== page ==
A Case Study in Transparency

November 7, 2008

A few buzz words are always tossed into social media conversations. One of the favorites is “transparency.”

Zappos.com, an online purveyor of shoes, handbags and more, is always a shining star noted in social media discussions.

However, for the most part, they are transparent about positive aspects of their company. The corporate HQ typically is represented as a caring culture that lives by their tagline of “powered by service.” The company encourages blogging and twittering by its employees. Even the CEO is an active Twitterer.

One could argue that it’s easy to be transparent during smooth sailing; the challenge lies in public scrutiny during dark times.

Yesterday, at about 3:30 p.m. CST, the CEO Tony Hsieh tweeted “Very emotional day for everyone at Zappos. I’ll be sending out an update later today with details of what’s going on.”

An hour later, he shared “Update on today: Here’s the email I just sent to our employees – http://tinyurl.com/5hp9sf.”

An excerpt:

Today has been a tough, emotional day for everyone at Zappos. We made the hard choice of laying off about 8% of our employees. The layoffs will affect almost every single department at Zappos.”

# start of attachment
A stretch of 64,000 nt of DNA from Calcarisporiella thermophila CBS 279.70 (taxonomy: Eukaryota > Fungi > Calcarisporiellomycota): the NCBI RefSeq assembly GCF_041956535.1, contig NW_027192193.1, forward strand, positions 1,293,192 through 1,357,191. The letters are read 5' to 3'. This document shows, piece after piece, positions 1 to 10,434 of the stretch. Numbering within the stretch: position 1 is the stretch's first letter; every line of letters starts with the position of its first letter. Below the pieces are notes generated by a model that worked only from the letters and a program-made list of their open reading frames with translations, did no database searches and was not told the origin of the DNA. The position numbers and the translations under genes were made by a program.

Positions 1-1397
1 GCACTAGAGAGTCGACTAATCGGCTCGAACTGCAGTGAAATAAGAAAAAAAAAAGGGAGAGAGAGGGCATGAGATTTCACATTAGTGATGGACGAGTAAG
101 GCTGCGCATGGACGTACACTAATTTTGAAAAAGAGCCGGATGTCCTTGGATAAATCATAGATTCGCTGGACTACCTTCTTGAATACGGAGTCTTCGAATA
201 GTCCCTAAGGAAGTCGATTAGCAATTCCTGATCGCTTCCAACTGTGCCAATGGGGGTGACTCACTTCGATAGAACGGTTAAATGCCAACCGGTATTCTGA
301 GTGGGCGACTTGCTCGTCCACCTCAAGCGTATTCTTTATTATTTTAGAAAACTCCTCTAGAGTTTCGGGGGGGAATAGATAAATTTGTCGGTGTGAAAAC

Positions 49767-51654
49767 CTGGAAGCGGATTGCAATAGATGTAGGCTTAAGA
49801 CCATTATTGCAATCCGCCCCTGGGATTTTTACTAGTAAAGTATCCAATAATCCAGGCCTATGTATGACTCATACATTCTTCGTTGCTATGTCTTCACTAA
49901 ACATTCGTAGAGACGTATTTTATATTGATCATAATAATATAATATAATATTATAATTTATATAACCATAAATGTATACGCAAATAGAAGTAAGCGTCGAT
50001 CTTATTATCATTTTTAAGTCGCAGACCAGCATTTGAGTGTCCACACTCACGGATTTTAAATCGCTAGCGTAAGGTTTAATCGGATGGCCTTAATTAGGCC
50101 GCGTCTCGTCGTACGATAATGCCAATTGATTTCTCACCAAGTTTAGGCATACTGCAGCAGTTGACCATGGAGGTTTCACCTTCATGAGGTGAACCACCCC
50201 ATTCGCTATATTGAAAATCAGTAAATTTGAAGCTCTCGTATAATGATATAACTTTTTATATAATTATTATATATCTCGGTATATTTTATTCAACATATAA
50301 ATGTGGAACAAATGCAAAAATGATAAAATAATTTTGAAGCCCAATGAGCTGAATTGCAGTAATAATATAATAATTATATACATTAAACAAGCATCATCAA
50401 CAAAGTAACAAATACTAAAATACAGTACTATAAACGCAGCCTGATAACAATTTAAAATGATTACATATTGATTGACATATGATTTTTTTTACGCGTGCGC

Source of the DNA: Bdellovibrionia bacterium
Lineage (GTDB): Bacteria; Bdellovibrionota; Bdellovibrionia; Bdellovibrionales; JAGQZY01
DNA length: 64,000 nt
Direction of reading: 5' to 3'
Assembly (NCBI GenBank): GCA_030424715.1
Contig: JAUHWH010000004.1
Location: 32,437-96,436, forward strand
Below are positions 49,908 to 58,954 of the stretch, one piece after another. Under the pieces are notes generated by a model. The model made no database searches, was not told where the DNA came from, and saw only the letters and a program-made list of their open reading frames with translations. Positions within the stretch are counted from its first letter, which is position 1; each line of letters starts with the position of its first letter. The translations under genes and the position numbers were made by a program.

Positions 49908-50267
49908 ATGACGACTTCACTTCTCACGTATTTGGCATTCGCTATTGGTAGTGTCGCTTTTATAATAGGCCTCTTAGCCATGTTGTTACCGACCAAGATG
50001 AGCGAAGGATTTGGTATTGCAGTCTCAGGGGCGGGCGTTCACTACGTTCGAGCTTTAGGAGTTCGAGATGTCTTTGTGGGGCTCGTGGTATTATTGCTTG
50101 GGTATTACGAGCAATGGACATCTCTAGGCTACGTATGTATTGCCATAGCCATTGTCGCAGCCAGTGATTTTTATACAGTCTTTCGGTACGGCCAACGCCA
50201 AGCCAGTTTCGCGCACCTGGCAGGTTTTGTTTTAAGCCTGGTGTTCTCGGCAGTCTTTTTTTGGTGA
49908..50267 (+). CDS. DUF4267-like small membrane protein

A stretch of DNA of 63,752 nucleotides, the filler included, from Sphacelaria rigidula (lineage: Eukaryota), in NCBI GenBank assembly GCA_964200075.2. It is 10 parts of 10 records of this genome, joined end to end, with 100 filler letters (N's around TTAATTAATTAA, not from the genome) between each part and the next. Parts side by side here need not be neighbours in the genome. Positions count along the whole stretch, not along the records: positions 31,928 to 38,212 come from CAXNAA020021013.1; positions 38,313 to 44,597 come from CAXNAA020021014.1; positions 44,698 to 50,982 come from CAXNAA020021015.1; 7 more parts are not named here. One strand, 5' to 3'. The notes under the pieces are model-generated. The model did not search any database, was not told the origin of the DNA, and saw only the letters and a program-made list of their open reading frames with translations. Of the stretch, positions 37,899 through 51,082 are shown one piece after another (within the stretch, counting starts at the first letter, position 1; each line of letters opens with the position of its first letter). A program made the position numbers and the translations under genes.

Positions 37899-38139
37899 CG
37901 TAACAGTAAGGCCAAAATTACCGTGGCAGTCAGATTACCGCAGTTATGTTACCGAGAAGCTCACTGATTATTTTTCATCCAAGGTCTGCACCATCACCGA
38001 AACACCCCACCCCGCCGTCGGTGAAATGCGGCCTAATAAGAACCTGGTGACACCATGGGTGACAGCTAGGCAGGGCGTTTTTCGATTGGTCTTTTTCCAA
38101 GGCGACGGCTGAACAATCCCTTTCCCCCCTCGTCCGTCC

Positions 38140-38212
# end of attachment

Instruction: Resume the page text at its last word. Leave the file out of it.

While it’s impressive that Hsieh shared the company memo publicly, it’s also note-worthy that he shared their benefits:

We are offering to pay each laid-off employee through the end of the year (about 2 months), and offering an additional amount for employees that have been with us for 3 or more years.

In addition, because our regular health benefits cover 100% medical, dental, and vision for employees and 50% for spouses and dependents, we decided to offer to reimburse laid-off employees for up to 6 months of COBRA payments.

Finally, he did not shutter twittering.

I’ve been asked by some employees whether it’s okay to twitter about what’s going on. Our Twitter policy remains the same as it’s always been: just be real, and use your best judgement.

The straightforward handling of this difficult economic situation appears to be another case study in transparency for Zappos. Time will tell, but the first steps appear to reflect their core organizational principles.

Obviously, Zappos is not alone. Countless companies will be dealing with layoffs and reductions. If you’re counseling these companies, what’s your recommendation? Is Zappos a model for all or a special case?